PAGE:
Marrubrium vulgaris is one of the first non-native herbs I learned when I was working as field biologist for Cal State Stanislas to protect native species. I knew the plant as a cough remedy and a candy, but didn't have much experience recognizing the plant back then. In college as a horticulture student we studied landscaping plants rather than "wild" plants; which is truly where my heart was. But none the less, I learned alot.
Horehound is a perennial weed and member of the mint family. It's commonly found in disturbed, low-elevation areas throughout California. One plant can produce thousands of seeds, become very dense quickly, and is resistant to trampling. It is often times found flourishing on roadsides. In an ornamental landscape, this aromatic herb will attract bees to your garden.
Horehound is an amazing plant and useful to say the least. It is an excellent pectoral remedy for cough and colds, bronchitis, and sore throats as well as helping with unwanted phlegm in the chest. Horehound tea alone is effective for the common cold but I like to mix it with marshmallow and licorice root and make a syrup.
Beyond being an expectorant, it is a bitter tonic, diuretic, resolvent, diaphoretic, and laxative. A warm cup of tea will produce perspiration and urine flow; helps with asthma, jaundice, and hoarseness. A cold infusion is a great tonic for dyspepsia, and the powdered leaves are used as a vermifuge. Taken in large doses, it is laxative and will expel worms.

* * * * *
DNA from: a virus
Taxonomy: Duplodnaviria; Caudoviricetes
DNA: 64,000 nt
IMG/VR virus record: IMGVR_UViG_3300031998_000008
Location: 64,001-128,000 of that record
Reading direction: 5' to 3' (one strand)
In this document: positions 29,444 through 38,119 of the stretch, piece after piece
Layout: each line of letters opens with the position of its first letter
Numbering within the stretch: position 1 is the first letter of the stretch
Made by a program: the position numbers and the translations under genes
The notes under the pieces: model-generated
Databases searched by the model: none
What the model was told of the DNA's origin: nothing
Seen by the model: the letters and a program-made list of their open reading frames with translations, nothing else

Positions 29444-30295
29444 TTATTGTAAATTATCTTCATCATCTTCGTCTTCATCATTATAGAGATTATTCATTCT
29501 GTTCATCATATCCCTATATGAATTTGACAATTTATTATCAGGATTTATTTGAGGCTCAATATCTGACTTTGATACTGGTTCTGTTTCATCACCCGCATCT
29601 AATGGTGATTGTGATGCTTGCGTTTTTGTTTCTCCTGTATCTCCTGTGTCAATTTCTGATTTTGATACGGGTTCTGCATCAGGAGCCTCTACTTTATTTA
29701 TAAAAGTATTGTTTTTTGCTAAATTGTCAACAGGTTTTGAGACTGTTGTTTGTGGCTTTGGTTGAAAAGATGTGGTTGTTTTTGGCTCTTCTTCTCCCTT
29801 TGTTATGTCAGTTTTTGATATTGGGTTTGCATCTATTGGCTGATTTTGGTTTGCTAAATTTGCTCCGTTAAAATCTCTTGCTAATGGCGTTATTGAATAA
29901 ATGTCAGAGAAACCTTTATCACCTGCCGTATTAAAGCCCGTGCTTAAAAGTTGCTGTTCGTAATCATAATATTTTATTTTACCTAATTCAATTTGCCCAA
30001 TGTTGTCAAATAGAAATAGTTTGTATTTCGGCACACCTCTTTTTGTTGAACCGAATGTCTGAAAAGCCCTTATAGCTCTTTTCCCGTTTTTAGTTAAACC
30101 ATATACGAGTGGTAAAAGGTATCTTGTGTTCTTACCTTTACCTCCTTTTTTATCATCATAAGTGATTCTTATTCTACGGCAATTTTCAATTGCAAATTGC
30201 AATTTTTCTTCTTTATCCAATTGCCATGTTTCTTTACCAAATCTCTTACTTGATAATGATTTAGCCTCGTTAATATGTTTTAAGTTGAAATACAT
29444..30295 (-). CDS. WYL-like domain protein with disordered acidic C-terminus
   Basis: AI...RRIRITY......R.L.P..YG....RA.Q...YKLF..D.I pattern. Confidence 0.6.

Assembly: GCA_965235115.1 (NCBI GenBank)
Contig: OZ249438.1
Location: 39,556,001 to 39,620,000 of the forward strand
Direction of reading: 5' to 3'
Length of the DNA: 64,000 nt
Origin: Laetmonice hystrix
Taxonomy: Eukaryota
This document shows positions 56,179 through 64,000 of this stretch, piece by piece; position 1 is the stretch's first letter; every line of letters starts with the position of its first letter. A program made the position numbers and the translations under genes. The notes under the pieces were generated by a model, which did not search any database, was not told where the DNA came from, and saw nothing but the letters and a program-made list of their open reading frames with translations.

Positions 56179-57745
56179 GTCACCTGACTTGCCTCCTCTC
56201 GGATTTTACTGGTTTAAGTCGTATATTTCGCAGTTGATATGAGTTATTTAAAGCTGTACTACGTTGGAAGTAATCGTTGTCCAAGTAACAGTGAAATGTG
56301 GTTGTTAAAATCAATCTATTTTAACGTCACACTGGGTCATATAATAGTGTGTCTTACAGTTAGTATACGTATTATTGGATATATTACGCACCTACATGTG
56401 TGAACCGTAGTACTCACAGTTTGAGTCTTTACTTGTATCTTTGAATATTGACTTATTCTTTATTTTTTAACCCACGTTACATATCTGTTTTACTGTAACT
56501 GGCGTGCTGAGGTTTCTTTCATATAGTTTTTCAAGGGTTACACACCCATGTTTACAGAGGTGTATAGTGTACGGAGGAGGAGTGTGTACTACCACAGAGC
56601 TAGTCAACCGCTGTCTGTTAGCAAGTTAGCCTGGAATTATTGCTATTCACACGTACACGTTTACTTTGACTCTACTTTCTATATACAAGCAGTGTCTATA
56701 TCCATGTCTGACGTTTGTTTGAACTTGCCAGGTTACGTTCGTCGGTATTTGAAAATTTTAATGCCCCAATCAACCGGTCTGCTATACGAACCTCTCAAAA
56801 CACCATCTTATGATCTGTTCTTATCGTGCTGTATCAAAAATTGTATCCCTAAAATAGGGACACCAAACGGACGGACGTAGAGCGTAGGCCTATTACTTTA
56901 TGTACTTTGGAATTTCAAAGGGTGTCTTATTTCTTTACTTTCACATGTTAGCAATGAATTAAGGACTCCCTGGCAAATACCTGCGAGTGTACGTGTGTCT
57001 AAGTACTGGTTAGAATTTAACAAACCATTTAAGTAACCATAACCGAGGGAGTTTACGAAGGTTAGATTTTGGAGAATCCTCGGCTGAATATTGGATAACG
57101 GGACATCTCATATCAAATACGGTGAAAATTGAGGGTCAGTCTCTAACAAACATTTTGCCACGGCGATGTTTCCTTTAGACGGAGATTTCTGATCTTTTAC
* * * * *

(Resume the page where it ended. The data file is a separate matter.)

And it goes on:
For harvesting and storing: The first year, cut the foliage sparingly. The second year, harvest leaves when flower buds appear, chop and dry them, then store in airtight containers. If you don't know this herb, you should- it's easy to fall in love with.
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Copyright 2009. All rights reserved. Jessica Morgan, M. H., Morgan Botanicals.
Disclaimer - The information provided in this article is for informational purposes only and is not intended as a substitute for advice from your physician or other health care professional. You should not use the information in this article for self-diagnosis or to replace any prescriptive medication. You should consult with a health care professional before starting any diet, exercise or supplementation program, before taking any medication, or if you have or suspect you might have a health problem, suffer from allergies, are pregnant or nursing.
Jessica Morgan, M.H.